Johnny Depp Lola Glaudini Blow 2001
Johnny Depp in Blow (2001), New Line Cinema

In a resurfaced interview on the Powerful Truth Angels podcast from January 30, actress Lola Glaudini accused Johnny Depp of verbally abusing her on the set of the 2001 film Blow. Now, representatives for Depp are responding.

In the podcast interview, The Sopranos and Criminals Minds actress says she was instructed by Blow director Ted Demme to “burst out laughing” during one of Depp’s scenes, which she says angered the Pirates of the Caribbean actor.

Here’s What Lola Glaudini Said About Blow Cast Mate Johnny Depp

“I hear the cue, and I go haha, I do a big laugh or whatever,” Glaudini said. “Johnny Depp, when they say cut, walks over to me, comes up to me, sticks his finger in my face, and he goes, ‘Who the f— do you think you are? Who the f— do you think you are? Shut the f— up. I’m out here, and I’m trying to f—ing say my lines and you’re f—ing pulling focus. You f—ing idiot. Oh, now, oh now it’s not so funny? Now you can shut up? Now you can f—ing shut the f— up? The quiet that you are right now, that’s how you f—ing stay.’”

“First day, on the set, I’ve never met him,” she added. “This was my first studio movie, I’ve just done indies until then. And I have the star who I have idolized, who I am so excited to work with, reamed me in my face. The only thing going through my head was, ‘Don’t cry, don’t cry, don’t cry.’”

Now, Depp’s reps are responding to the accusation.

Here’s How Johnny Depp’s Reps Responded to the Accusation

“Johnny always prioritizes good working relationships with cast and crew and this recounting differs greatly from the recollection of other members on set at the time,” a representative for Depp told MovieMaker on Wednesday.

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Depp’s reps also provided a quote from Sam Sarkar, who worked in the sound department on Blow as well as Depp’s 2000 film Chocolat. Sarkar was also a producer on Depp’s 2015 film Mortdecai.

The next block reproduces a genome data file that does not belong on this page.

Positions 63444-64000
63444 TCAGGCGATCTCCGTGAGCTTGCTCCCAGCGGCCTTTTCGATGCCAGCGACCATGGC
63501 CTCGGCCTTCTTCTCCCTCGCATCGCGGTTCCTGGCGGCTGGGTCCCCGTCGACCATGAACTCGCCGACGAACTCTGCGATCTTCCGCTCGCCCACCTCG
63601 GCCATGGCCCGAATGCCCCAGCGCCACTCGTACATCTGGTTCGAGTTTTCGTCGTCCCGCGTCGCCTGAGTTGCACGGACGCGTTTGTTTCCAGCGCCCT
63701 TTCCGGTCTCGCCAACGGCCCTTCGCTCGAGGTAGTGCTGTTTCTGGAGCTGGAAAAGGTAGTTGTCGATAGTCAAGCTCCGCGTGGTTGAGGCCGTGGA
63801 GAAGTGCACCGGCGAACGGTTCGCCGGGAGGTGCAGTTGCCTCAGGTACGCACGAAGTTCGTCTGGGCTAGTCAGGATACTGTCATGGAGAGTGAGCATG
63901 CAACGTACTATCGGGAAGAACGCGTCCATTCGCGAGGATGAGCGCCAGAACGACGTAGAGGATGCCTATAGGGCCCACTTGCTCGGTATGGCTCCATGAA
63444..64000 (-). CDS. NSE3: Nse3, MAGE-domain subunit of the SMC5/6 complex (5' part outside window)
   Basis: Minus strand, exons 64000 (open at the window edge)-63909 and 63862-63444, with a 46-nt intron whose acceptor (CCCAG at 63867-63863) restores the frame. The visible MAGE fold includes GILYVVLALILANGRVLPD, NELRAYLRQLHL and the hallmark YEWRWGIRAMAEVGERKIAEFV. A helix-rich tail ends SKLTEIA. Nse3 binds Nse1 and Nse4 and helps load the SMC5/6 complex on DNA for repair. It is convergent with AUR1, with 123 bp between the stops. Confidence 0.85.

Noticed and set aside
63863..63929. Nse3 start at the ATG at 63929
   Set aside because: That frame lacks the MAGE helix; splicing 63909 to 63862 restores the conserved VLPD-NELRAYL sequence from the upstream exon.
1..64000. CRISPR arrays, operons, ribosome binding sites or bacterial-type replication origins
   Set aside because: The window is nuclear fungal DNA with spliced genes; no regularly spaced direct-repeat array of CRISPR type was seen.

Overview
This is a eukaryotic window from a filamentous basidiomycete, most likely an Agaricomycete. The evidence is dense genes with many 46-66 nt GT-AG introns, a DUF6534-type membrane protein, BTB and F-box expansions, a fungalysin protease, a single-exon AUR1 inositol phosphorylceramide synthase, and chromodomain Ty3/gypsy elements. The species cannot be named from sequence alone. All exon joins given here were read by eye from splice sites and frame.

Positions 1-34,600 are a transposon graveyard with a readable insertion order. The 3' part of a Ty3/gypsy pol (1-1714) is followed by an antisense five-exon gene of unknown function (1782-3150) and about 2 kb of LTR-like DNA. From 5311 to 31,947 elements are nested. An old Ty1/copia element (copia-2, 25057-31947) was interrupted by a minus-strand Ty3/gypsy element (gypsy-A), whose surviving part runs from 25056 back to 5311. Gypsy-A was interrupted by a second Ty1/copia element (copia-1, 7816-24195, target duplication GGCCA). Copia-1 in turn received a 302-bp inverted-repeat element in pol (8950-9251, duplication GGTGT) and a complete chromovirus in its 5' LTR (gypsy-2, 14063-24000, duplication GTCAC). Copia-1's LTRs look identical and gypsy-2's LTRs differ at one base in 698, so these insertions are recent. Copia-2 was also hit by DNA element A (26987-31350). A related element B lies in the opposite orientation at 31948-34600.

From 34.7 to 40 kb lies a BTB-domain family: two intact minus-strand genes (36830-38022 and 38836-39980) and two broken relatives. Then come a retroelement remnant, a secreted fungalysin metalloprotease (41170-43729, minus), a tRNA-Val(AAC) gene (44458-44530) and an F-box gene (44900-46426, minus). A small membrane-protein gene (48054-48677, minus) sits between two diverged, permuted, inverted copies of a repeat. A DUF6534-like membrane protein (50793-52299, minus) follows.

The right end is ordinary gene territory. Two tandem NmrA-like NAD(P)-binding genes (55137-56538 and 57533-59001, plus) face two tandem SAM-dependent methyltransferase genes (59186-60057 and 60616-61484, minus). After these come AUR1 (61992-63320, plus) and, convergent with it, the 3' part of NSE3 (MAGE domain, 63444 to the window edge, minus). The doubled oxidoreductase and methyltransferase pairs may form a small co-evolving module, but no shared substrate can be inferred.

“I worked on that movie in the sound department.  As a sound person, you’re constantly listening to what is going on on set, listening for noises, listening for chatter.  In fact, specifically, I would listen to Johnny’s audio to check for interference, both during rehearsals and during the take. I never heard anything like that – and that would have been a remarkable event,” Sarkar said.

Glaudini said that despite being instructed by Demme to laugh, the director “did not come over and say anything” to Depp explaining what happened.

“When we wrapped, I was like a pariah. No one wanted to talk to me, because I am the bitch who he railed at,” she added.

Demme died in 2002 and could not verify Glaudini’s account of the situation.

Glaudini also says that Depp made a “non-apology apology” later in the day after she says he yelled at her.

“He said, ‘You know, so earlier I was really in my head and staying in my character, I’m doing this Boston accent, and it’s really f—ing with me. So I’m a little tense and stuff. So I just wanted to make sure we’re cool and everything?’” Glaudini said.

“I just looked at him, and I was like, ‘I don’t know what you’re talking about? Of course, what are you talking about? Totally cool.’ Because I was like… my dad said, ‘Don’t let them see you sweat.’ So that was that,” she said.

Set in the 1970s, the plot of Blow followed the true story of high school football player-turned drug trafficker George Jung, played by Depp. The movie was based on the 1993 book Blow: How a Small Town Boy Made $100 Million with the Medellín Cocaine Cartel and Lost It All by Bruce Porter. Glaudini played a character named Rada.

You can listen to Glaudini’s full Powerful Truth Angels podcast interview here.

Main Image: Johnny Depp in Blow (2001), New Line Cinema.